Analysis of re-entry mechanisms in the three patients with concealed Wolff-Parkinson-White syndrome

Circulation
H NeussJ Thormann

Abstract

Three patients with recurring attacks of supraventricular tachycardia and no electrocardiographic evidence of the Wolff-Parkinson-White syndrome (WPW syndrome) were studied using intracardiac recordings and atrial stimulation. The findings are interpreted as evidence of a concealed WPW syndrome. In all patients there was antegrade block of the anomalous atrioventricular (A-V) pathway while retrograde conduction was unimpaired and allowed the initiation of the observed reciprocating tachycardias. The diagnosis was based on the assumption that the ventricular myocardium was an essential link in the re-entry circuit. The three most important findings to support this assumption are: 1) retrograde conduction time, measured by the Q-A' interval (Q in ECG to atrial echo), and the rate of tachycardia were dependent on the mode of intraventricular conduction: 2) the first Q-A' interval of the tachycardia was independent of the A-H interval (initiation of atrial impulse to first activation of the His bundle) of the initiating premature atrial depolarization (PAD); 3) there was retrograde conduction following a ventricular premature beat during tachycardia at a time when the A-V node and/or the bundle of His would be refractory.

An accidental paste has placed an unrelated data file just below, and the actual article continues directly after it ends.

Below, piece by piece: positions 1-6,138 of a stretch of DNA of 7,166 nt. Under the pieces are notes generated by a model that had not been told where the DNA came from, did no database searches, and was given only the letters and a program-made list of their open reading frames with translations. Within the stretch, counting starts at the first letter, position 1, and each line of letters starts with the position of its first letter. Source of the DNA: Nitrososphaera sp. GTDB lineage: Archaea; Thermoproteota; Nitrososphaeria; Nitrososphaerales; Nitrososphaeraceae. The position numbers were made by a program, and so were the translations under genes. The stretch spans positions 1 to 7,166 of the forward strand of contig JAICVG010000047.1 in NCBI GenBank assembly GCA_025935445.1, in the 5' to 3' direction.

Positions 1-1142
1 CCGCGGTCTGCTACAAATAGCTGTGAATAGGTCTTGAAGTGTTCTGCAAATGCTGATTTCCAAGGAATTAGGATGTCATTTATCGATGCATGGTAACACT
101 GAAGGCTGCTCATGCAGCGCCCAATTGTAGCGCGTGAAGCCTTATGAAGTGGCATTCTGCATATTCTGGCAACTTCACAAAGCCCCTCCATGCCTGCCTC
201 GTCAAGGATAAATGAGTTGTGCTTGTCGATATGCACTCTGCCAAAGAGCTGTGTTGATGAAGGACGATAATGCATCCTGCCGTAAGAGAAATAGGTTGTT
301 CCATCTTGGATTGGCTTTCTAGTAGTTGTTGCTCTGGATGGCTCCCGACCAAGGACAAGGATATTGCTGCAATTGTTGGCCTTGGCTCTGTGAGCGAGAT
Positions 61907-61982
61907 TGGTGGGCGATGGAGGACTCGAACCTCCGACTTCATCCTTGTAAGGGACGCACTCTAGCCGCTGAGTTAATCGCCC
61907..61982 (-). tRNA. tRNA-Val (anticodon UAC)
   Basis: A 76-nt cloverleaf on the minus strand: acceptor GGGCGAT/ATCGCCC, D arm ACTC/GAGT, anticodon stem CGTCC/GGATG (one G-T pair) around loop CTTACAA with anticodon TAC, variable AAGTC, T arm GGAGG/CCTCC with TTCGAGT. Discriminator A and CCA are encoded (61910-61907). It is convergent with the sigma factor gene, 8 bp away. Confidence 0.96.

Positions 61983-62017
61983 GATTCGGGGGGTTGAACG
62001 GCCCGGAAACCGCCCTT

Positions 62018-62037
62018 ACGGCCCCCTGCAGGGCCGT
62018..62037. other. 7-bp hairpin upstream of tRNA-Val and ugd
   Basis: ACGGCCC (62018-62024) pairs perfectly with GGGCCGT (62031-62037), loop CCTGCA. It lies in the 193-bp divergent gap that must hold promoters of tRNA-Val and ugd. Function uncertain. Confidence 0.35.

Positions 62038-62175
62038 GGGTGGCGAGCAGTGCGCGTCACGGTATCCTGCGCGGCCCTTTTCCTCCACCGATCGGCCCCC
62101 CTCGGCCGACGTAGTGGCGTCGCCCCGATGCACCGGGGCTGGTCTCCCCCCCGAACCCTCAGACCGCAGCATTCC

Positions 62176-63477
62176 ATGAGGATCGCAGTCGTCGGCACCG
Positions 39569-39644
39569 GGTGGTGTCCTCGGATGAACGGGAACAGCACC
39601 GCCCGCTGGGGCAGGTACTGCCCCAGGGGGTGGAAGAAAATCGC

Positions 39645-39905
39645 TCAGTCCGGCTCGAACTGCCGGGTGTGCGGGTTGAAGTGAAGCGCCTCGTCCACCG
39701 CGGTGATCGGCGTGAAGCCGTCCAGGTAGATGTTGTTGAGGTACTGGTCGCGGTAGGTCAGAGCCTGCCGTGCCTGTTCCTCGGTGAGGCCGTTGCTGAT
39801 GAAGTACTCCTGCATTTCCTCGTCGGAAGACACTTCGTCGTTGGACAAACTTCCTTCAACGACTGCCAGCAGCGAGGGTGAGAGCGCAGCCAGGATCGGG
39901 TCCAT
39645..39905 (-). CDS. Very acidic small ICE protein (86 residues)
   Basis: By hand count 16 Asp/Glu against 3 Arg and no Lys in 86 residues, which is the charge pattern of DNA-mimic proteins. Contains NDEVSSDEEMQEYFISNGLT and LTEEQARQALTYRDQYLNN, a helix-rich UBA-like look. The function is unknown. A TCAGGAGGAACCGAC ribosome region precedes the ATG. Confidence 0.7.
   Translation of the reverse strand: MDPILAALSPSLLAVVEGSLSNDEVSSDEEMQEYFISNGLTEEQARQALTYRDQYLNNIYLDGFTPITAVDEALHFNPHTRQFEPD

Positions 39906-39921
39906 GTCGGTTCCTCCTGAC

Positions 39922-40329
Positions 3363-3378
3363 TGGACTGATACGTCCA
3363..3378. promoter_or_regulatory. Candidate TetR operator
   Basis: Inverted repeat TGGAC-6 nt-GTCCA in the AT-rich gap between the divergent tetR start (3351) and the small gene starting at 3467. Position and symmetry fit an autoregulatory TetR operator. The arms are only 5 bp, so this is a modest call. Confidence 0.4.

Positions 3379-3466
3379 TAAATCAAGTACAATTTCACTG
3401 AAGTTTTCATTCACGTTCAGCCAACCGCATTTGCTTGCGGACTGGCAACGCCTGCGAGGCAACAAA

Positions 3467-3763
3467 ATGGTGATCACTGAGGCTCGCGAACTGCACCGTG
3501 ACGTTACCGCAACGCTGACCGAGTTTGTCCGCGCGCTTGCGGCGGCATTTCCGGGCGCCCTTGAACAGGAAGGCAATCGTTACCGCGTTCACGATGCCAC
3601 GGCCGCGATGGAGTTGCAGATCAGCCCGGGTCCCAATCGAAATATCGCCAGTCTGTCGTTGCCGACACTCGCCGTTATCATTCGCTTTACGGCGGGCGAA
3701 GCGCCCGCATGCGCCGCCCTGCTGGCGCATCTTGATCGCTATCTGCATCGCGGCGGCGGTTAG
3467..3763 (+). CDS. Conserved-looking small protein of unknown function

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Related Concepts

Teens
Structure of Atrioventricular Node
Left Bundle Branch of His
Anterior Fascicular Block
Electric Stimulation Technique
Electrocardiographic Recorders
Heart Block
Cardiac Conduction System
Paroxysmal Reciprocal Tachycardia
Wolff-Parkinson-White Syndrome

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